Pilot Project for a Web-Based Dynamic Nomogram to Predict Survival 1 Year After Hip Fracture Surgery: Retrospective Observational Study

Graeme McLeod (Lead / Corresponding author), Iain Kennedy, Eilidh Simpson, Judith Joss, Katriona Goldmann

Research output: Working paper/PreprintPreprint

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Hip fracture is associated with high mortality. Identification of individual risk informs anesthetic and surgical decision-making and can reduce the risk of death. However, interpreting mathematical models and applying them in clinical practice can be difficult. There is a need to simplify risk indices for clinicians and laypeople alike.

Our primary objective was to develop a web-based nomogram for prediction of survival up to 365 days after hip fracture surgery.

We collected data from 329 patients. Our variables included sex; age; BMI; white cell count; levels of lactate, creatinine, hemoglobin, and C-reactive protein; physical status according to the American Society of Anesthesiologists Physical Status Classification System; socioeconomic status; duration of surgery; total time in the operating room; side of surgery; and procedure urgency. Thereafter, we internally calibrated and validated a Cox proportional hazards model of survival 365 days after hip fracture surgery; logistic regression models of survival 30, 120, and 365 days after surgery; and a binomial model. To present the models on a laptop, tablet, or mobile phone in a user-friendly way, we built an app using Shiny (RStudio). The app showed a drop-down box for model selection and horizontal sliders for data entry, model summaries, and prediction and survival plots. A slider represented patient follow-up over 365 days.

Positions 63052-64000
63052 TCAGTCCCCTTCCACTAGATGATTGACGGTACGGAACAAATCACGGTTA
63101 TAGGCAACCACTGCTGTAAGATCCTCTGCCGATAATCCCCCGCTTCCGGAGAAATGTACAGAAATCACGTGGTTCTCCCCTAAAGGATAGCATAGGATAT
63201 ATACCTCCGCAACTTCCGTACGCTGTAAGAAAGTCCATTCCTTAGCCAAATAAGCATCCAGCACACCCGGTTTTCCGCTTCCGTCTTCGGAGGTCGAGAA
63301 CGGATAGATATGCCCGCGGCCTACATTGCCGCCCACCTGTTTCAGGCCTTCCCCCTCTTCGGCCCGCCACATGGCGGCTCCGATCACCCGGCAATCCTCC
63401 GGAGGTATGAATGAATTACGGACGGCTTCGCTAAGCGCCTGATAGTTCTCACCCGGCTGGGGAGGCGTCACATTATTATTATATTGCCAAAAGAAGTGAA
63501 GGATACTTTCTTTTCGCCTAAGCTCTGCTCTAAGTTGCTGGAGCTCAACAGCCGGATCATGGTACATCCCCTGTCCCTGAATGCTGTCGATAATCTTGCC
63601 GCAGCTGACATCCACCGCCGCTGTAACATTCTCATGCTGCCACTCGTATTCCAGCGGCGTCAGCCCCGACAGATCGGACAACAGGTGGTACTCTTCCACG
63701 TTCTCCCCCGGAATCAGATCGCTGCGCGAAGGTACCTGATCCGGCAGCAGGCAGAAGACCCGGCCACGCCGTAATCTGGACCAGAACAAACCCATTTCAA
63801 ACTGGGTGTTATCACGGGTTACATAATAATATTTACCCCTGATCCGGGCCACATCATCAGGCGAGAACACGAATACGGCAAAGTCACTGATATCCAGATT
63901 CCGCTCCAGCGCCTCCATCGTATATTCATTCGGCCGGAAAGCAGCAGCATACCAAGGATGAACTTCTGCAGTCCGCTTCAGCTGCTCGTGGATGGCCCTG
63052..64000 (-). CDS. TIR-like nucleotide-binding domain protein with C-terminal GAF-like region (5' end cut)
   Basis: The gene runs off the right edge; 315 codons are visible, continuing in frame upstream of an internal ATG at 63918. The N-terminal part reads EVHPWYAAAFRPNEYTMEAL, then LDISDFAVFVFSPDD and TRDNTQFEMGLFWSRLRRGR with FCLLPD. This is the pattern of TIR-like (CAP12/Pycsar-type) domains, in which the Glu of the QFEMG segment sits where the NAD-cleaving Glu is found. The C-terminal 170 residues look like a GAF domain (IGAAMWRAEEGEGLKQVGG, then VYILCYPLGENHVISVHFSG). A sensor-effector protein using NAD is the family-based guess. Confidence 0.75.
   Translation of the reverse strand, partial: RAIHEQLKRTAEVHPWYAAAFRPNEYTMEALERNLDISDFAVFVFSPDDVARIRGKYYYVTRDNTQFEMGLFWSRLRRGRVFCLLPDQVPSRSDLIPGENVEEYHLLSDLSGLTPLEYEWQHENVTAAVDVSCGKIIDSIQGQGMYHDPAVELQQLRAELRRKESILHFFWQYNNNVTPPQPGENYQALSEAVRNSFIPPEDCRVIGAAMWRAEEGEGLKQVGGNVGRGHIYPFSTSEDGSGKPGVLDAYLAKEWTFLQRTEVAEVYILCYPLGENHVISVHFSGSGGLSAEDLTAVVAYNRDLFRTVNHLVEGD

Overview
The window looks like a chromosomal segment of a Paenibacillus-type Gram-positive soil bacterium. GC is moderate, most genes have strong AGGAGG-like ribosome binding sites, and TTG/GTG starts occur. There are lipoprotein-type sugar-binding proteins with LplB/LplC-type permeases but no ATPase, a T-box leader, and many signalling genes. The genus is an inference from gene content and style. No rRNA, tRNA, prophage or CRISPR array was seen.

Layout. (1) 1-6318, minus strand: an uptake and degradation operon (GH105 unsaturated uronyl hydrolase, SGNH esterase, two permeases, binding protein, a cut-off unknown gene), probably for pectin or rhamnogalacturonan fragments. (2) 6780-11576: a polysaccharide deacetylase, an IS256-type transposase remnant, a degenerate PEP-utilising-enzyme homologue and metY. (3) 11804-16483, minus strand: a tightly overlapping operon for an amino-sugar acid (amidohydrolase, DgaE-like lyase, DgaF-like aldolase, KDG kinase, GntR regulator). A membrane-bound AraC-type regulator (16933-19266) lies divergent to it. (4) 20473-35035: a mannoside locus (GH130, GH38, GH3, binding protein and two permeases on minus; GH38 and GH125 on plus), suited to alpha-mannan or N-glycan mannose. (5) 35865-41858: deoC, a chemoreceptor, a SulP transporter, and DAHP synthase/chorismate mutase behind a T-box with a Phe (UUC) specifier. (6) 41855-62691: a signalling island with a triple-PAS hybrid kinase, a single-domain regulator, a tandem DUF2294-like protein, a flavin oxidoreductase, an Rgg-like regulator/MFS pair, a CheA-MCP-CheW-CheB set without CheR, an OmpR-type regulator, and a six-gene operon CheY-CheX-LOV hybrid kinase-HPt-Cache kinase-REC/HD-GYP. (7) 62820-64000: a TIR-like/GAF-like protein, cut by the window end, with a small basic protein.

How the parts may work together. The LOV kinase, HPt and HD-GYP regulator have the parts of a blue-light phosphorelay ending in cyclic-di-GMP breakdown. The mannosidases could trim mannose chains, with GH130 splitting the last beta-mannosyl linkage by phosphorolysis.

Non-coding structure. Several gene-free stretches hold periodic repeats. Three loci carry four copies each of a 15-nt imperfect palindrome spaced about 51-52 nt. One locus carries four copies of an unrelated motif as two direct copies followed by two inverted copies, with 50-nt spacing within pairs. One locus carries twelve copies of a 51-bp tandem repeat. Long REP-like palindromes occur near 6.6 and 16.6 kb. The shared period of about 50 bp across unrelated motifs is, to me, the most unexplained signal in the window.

Of the 329 patients, 24 (7.3%) died within 30 days of surgery, 65 (19.8%) within 120 days, and 94 (28.6%) within 365 days. In all models, the independent predictors of mortality were age, BMI, creatinine level, and lactate level. The logistic model also incorporated white cell count as a predictor. The Cox proportional hazards model showed that mortality differed as follows: age 80 vs 60 years had a hazard ratio (HR) of 0.6 (95% CI 0.3-1.1), a plasma lactate level of 2 vs 1 mmol/L had an HR of 2.4 (95% CI 1.5-3.9), and a plasma creatinine level of 60 vs 90 mol/L had an HR of 2.3 (95% CI 1.3-3.9).

In conclusion, we provide an easy-to-read web-based nomogram that predicts survival up to 365 days after hip fracture. The Cox proportional hazards model and logistic models showed good discrimination, with concordance index values of 0.732 and 0.781, respectively.
Original languageEnglish
PublisherJMIR Publications
Publication statusPublished - 30 Mar 2022


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